11. B  12. C  13. A  14. B  15. A  16. B  17. C  18. A  19. C  20. A
第二部分(共 35 小题;每小题 1 分, 共 35 分)
21. A  22. B  23. D  24. C  25. B  26. C  27. A  28. C 29. D  30. A
31. C  32. D  33. B  34. A  35. B  36. D  37. D  38. A  39. C  40. B
41. A  42. D 43. C  44. B  45. D  46. A  47. A  48. C  49. B  50. C
51. A  52. D  53. B  54. B  55. C
第三部分(共 15 小题;每小题 2 分, 共 30 分)
56. C  57. B  58. B  59. A  60. C  61. A  62. C  63. B  64. D  65. A
66. C  67. A  68. D  69. D  70. B
第四部分(共 10 小题;每小题 1 分, 共 10 分)
71. lower     72. size/scale   73. immediate  74. economic   75. old/older
76. earlier   77. living/life   78. equality   79. immigration  80. compensate
第五部分(满分 25 分)
Possible version one:
The box-office income of Chinese movies witnessed a constant increase from about 17 billion yuan in 2012 to over 40 billion in 2015. However, that increase slowed down in 2016.
The reasons behind this are various. The fast economic development before 2016 was probably the most powerful engine driving the constant growth in the box-office income. The application of new technologies and the wide appeal of movie stars could also account for the increase. However, China saw a decline in its economic growth rate last year. And the internet increased options for movie lovers. Consequently, some viewers began to turn away from cinemas, leading to a slower growth.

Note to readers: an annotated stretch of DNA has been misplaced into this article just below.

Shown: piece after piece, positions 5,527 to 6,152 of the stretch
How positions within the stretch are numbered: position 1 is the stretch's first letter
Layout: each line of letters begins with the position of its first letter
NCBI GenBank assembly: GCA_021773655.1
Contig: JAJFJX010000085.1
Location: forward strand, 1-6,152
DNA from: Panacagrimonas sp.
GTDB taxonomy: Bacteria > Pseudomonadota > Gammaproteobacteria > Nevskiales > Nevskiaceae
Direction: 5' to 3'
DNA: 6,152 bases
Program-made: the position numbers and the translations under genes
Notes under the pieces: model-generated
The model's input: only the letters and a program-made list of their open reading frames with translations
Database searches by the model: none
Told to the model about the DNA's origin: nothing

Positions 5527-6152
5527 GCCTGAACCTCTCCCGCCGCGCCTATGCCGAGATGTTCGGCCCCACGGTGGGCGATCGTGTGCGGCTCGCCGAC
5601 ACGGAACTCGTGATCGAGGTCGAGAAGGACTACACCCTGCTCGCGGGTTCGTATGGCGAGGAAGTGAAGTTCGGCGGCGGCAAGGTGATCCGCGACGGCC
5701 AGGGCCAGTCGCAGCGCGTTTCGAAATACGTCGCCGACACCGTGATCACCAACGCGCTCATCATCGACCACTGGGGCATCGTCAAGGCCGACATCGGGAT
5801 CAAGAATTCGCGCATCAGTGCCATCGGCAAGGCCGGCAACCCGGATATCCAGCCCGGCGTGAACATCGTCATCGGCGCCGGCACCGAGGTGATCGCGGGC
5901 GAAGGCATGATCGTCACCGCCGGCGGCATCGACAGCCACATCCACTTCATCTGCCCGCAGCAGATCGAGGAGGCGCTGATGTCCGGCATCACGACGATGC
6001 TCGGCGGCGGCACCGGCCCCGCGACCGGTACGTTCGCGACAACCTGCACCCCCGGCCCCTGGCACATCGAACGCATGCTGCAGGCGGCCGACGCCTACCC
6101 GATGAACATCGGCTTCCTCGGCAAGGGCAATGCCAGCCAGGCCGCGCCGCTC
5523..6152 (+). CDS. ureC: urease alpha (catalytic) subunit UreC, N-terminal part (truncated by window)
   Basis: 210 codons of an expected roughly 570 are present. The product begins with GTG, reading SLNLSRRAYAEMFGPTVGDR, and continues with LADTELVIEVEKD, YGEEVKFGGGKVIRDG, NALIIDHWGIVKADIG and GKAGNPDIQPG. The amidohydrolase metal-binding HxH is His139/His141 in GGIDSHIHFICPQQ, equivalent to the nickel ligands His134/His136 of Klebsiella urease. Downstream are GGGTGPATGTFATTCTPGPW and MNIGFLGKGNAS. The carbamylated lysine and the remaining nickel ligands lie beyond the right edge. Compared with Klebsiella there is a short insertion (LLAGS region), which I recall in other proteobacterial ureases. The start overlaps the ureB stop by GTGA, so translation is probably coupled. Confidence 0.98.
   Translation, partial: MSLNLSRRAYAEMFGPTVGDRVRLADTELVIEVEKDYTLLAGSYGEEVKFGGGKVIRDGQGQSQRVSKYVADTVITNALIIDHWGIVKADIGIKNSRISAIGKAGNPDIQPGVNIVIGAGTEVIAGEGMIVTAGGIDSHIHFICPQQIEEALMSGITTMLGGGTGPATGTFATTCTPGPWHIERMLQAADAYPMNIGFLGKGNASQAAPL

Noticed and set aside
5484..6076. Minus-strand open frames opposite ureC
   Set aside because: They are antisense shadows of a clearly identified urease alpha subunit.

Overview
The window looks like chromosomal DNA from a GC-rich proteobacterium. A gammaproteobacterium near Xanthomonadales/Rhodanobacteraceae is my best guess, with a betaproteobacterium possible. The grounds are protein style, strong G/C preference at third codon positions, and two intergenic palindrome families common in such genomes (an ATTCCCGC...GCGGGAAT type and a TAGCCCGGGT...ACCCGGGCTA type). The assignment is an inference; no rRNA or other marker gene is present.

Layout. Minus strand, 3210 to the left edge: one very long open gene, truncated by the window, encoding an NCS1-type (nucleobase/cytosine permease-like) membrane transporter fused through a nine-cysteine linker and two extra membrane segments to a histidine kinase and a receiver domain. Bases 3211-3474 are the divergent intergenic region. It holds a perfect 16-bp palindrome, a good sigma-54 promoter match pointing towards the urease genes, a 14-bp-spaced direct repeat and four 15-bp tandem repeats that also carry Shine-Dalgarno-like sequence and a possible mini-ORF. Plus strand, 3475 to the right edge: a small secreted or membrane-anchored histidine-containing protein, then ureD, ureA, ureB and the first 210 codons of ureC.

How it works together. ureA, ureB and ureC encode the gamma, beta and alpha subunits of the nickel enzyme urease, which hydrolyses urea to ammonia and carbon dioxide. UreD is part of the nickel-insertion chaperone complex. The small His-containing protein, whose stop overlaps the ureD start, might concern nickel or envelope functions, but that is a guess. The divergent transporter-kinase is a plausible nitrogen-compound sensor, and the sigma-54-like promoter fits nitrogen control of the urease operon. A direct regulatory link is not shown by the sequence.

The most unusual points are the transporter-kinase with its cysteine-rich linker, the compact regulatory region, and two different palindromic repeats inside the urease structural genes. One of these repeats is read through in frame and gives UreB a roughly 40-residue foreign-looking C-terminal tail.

China’s economy is expected to grow at a medium speed in the coming years, so an increase is possible in the investment in the movie industry and the number of quality movies. Therefore, its box-office income will probably enjoy a slight increase.
(150 words)
Possible version two:
As is indicated in the graph, the box-office income of Chinese films increased constantly from 2012 to 2015, but its growth, for one reason or another, slowed down in 2016.
The increase in the box-office income can be attributed to a number of factors. The quality of life has improved and watching films is regarded as a good means of entertainment. Besides, filming technology has advanced and more quality films are on offer. Moreover, the internet plays an important part. On the internet, people can seek information about their favorite stars and buy tickets at a discount as well, which is both time-saving and economical.
However, the film market may witness a slowdown in the near future. Cinemas have gradually given way to the rise of the internet and cellphones, and the ticket price is on the increase. Therefore, the film industry should make greater efforts to attract more viewers.
(150 words)